You don't have to be a mathematician to see maths in nature. All around, there are common patterns and geometries to identify.
Us humans have a natural ability to spot patterns in the world around us, whether it be in face recognition or in predicting weather. Making these connections has been a key tool for us to survive in the wild, when making sense of the environment around.
Though, just as we can match faces, some are able to make connections between mathematical rules, and inanimate objects, whether they be looking at the sky above, or the leaves on the ground below.
One of the most commonly recognisable patterns is the golden ratio, named 'golden' by the ancient Greeks due to it appearing 'divine'.
The Golden Ratio
The famous golden ratio has fascinated not only mathematicians, but scientists and artists throughout history. It is not a recent scientific discovery, but can be found historically through famous artwork, and ancient architecture.
In maths, the golden ratio occurs when the ratio of the small quantity to the larger quantity, is the same as the ratio of the large quantity to the sum of both quantities. This ratio comes to the number 1.618.
It is a simple rule that can be defined mathematically, and is based on the rules of the Fibonacci sequence (named after Leonardo of Pisa, also called 'Fibonacci'). This string of numbers is based on a simple rule - the next number in the sequence must be the sum of the former two numbers.
1, 1, 2, 3, 5, 8, 13, 21, 34, 55, 89, 144...
The ratio between any pair of numbers here are approximately the same as the golden ratio (1.618), and so have a direct relationship to it.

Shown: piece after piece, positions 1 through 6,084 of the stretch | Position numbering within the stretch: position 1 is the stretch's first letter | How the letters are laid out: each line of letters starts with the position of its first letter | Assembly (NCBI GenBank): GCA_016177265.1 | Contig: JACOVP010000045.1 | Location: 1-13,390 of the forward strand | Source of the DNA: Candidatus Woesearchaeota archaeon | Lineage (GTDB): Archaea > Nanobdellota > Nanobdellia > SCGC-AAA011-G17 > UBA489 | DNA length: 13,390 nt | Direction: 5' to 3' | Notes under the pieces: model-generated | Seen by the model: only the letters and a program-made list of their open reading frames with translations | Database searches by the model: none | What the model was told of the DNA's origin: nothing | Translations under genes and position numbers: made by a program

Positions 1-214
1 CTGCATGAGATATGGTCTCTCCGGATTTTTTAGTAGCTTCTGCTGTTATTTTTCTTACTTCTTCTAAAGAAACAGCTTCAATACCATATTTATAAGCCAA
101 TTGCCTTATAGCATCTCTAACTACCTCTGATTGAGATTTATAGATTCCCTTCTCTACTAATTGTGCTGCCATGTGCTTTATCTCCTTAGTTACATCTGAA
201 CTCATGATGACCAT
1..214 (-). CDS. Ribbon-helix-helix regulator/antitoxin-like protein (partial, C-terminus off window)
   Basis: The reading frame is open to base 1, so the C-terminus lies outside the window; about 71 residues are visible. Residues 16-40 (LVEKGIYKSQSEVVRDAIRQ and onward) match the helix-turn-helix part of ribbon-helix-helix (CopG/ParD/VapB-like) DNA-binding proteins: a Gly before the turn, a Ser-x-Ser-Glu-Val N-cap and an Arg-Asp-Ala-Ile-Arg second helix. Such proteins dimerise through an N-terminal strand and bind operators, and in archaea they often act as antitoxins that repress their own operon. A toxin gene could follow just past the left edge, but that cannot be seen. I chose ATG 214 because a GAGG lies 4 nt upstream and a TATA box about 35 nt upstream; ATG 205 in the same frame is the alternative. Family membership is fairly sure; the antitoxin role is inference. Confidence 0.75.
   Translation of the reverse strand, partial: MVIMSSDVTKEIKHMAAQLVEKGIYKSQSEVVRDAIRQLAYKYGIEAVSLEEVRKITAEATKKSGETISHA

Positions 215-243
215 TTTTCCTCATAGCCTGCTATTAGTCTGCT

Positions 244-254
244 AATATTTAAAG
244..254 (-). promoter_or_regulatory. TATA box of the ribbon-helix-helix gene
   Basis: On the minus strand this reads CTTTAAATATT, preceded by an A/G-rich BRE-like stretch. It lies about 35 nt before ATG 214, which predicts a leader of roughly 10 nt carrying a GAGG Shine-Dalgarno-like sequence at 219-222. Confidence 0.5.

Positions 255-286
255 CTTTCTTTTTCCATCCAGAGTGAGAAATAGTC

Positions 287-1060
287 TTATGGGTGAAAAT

Keeping an eye out
Curiously, this ratio has an aesthetic appeal to the eye, having been used by artists and architects in the layouts and proportions they use - to create that feeling of awe. This beauty is also observed in nature and its forms, such as the shell of the Nautilus (above).
Can you spot the golden ratio in these images?
What makes a fractal?
When something is fractal it means that it is self-similar. One pattern will grow from a starting point, repeating itself continuously, on different scales.
Computational programmers and mathematicians have taken this principle into their own interpretations, experiments and presentations of fractals, generating some stunning images as a result.
One such discovery is the beautiful Harriss spiral, described in an article published by the Guardian.
Beyond the golden ratio, other varieties of the Fibonacci sequence can be found throughout nature, particularly noticeable in the botanical world; such as the the petals of a flower, or leaves of a shrub.
To see beautiful renditions of the Fibonacci sequence in nature, click play below.
Computer programmers and digital artists have taken advantage of the effects of fractal formulae, to create detailed visuals -
In addition to these imaginative spiral patterns, even the branching of dendritic forms reflects fibonacci based fractal patterns, and can be identified in many different places, such as..
the branches of a tree,
..lightning in the sky..
..frost (on a microscopic
..and even river deltas.